DXY was firm Friday night. EUR too but CNY reversed sharply:
AUD fell back against DMs:
But was stronger than EMs:
CFTC positioning was out for the fist time in six weeks and showed another pullback in AUD shorts to -31k shifting into Xmas. The missing reports will be dropped out over the next four weeks. My bet is we’ll be headed back to a more neutral position. If so it’ll be good news for bears:
Gold flamed out:
Oil was strong as the US rig count fell:
Base metals have become reflation believers:
Big miners are well ahead:
EM stocks reversed:
Along with hosed Treasuries:
But bunds rallied:
Stocks were stable:
The big data releases for the night were US payrolls and the ISM, both of which were impressive. The ISM jumped on new orders (charts from Calculated Risk):
The January PMI® registered 56.6 percent, an increase of 2.3 percentage points from the December reading of 54.3 percent. The New Orders Index registered 58.2 percent, an increase of 6.9 percentage points from the December reading of 51.3 percent. The Production Index registered 60.5 percent, 6.4-percentage point increase compared to the December reading of 54.1 percent. The Employment Index registered 55.5 percent, a decrease of 0.5 percentage point from the December reading of 56 percent. The Supplier Deliveries Index registered 56.2 percent, a 2.8 percentage point decrease from the December reading of 59 percent. The Inventories Index registered 52.8 percent, an increase of 1.6 percentage points from the December reading of 51.2 percent. The Prices Index registered 49.6 percent, a 5.3-percentage point decrease from the December reading of 54.9 percent, indicating lower raw materials prices for the first time in nearly three years.
And employment jumped period:
Total nonfarm payroll employment increased by 304,000 in January, and the unemployment rate edged up to 4.0 percent, the U.S. Bureau of Labor Statistics reported today. Job gains occurred in several industries, including leisure and hospitality, construction, health care, and transportation and warehousing.
… Both the unemployment rate, at 4.0 percent, and the number of unemployed persons, at 6.5 million, edged up in January. The impact of the partial federal government shutdown contributed to the uptick in these measures. Among the unemployed, the number who reported being on temporary layoff increased by 175,000. This figure includes furloughed federal employees who were classified as unemployed on temporary layoff under the definitions used in the household survey.
…The change in total nonfarm payroll employment for November was revised up from +176,000 to +196,000, and the change for December was revised down from +312,000 to +222,000. With these revisions, employment gains in November and December combined were 70,000 less than previously reported.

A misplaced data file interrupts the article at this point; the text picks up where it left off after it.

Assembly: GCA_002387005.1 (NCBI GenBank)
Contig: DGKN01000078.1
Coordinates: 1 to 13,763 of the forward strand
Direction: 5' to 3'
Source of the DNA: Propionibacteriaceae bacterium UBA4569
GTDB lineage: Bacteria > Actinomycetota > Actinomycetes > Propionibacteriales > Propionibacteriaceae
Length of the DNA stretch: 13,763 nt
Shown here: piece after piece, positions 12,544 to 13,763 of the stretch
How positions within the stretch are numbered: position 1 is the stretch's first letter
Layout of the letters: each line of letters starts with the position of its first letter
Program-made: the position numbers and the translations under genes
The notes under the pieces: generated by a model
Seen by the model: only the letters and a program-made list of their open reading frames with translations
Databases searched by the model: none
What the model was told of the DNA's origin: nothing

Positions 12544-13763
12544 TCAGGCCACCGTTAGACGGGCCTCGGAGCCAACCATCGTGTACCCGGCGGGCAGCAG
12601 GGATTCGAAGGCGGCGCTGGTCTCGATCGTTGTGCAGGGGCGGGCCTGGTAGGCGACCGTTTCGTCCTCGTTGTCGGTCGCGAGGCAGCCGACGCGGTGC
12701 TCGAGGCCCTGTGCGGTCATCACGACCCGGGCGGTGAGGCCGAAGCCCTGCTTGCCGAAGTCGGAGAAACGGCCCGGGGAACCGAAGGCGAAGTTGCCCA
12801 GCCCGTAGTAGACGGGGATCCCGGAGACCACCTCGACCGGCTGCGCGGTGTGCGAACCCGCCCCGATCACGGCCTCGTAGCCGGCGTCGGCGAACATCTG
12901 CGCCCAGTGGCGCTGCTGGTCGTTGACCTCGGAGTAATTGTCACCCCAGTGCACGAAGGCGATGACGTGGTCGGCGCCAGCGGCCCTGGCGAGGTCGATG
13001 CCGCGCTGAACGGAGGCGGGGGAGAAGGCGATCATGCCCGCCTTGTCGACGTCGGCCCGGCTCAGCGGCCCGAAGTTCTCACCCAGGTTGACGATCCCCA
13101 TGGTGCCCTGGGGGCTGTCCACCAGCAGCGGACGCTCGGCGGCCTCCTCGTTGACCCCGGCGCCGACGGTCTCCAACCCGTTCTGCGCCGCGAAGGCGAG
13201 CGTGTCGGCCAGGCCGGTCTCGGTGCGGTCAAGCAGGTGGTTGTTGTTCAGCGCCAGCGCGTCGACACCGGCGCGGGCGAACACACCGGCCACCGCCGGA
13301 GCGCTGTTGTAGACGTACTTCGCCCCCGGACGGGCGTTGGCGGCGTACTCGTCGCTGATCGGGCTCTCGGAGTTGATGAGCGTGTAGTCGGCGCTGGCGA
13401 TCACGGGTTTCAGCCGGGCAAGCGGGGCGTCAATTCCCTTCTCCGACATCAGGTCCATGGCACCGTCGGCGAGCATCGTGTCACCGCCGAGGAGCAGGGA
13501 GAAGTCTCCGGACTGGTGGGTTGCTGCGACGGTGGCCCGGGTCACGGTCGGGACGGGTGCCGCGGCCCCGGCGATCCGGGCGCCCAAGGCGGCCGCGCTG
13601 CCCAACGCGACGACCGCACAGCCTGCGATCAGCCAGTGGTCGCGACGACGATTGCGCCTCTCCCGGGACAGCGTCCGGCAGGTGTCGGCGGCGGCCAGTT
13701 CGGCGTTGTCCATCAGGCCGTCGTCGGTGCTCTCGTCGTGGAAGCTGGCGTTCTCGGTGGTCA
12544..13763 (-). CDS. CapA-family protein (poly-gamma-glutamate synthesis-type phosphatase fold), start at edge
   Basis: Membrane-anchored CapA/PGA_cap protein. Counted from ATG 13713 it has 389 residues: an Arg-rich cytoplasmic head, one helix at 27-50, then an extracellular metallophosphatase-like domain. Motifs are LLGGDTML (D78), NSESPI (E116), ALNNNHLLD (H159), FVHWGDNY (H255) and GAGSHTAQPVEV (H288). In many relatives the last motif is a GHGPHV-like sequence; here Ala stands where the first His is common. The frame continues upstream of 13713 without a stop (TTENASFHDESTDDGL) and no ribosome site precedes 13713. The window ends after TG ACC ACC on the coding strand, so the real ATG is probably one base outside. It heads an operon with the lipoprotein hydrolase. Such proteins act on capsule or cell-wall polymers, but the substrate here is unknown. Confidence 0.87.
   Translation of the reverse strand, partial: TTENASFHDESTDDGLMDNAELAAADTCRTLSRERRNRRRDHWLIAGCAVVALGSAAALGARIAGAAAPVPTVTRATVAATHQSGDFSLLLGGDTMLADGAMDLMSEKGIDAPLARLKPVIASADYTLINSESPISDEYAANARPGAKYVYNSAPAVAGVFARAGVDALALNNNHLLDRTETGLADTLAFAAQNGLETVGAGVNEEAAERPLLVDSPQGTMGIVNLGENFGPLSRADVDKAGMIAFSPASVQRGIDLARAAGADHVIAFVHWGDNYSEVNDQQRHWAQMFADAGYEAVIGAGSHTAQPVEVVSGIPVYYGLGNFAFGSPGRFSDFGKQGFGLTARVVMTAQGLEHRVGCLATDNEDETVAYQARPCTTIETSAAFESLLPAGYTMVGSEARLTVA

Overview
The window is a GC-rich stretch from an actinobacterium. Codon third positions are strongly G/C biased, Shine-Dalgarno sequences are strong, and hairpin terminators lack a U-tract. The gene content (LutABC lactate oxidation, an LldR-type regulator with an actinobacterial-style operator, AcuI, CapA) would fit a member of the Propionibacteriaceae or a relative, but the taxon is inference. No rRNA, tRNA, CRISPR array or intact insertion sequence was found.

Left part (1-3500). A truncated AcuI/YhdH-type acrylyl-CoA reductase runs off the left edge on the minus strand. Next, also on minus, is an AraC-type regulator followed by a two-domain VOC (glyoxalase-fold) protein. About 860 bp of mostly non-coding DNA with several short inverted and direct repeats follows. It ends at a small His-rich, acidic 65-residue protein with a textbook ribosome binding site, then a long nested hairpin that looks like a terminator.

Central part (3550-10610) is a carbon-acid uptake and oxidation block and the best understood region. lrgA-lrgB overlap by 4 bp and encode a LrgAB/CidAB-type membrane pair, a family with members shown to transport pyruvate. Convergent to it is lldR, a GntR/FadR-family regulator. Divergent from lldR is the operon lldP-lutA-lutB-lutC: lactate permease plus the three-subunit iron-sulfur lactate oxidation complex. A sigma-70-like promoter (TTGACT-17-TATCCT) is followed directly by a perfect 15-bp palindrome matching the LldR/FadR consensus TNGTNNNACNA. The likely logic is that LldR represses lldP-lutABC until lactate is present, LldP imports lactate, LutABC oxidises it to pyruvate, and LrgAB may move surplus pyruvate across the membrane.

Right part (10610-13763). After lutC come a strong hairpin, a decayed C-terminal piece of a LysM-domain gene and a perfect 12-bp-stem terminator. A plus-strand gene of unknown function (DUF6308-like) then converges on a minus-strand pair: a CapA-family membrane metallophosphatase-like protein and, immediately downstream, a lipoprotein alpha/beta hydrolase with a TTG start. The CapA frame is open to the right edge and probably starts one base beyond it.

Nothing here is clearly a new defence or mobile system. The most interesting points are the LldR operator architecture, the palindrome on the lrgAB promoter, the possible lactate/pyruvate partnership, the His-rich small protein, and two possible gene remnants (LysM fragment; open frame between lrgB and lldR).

…In January, average hourly earnings for all employees on private nonfarm payrolls rose by 3 cents to $27.56, following a 10-cent gain in December. Over the year, average hourly earnings have increased by 85 cents, or 3.2 percent.
Very impressive headline numbers given the shutdown:
Strong employment growth:
A rising participation rate:
Which lifted the unemployment rate:
The shutdown showed up in part time:
And wages growth eased:
This is not a market to take lightly this year. It is strong. Another month or two like that Fed hikes will return for mid-year.
It was enough to stall the Australian dollar advance without really kicking it too hard. The reason the US dollar didn’t take off is the Fed’s new “patience” narrative. However, the other overnight data in Europe shows that DXY is going to come under further external upwards pressure soon via a weakening EUR. The zone’s PMI was toast:
Inflation is weakening fast at 1.4% with the oil shock though core lifted a touch to 1.1%:
Forexlive summed it up nicely:
Is the ECB reaching the end of its rope by brushing aside weaker growth on ‘temporary factors’? After a whole year of hearing it, is it time to retire that narrative?
If the central bank decides to revise its rate guidance in March, that’s when you know that they are no longer able to keep brushing aside the slowdown in the Eurozone economy as being ‘temporary’.The latest signs aren’t looking good as Italy is posting recession-like growth while Germany’s factory activity slumps into contraction territory. And when you see a hawk like Weidmann start turning against the narrative, it just feels like the central bank and lawmakers have to start accepting reality at this point.The ECB has continuously brushed aside the slowdown on “one-off factors”, but it is a narrative that is growing stale and markets aren’t buying it anymore. Inflation expectations in the Eurozone has fallen to two-year lows while rate hike expectations have been scaled back and in my view they are in no position to normalise policy at all this year.After Germany’s latest retail sales slump, which the German stats office is blaming on “a growing preference for gift vouchers”, it shows that policymakers and lawmakers aren’t ready to change their language just yet.But the longer this drags on and the more that the trend continues to point towards a further slowdown, the ECB is surely running out of reasons already to keep avoiding the reality of the situation.
Yep. The ECB is the only central bank that is dumber and slower moving than the RBA. Its outlook is getting worse not better, via Credit Suisse comes the leading financial conditions index:
The ECB will have to flip dovish.
As we have been saying over and again, the US remains the growth leader and will all year despite slowing. The current move to EMs, commodities and risk assets like the Australian dollar is premature to say the least.
David Llewellyn-Smith is Chief Strategist at the MB Fund and MB Super. The fund is positioned to benefit from a falling Australian dollar and rising bond values so he is definitely talking his book.
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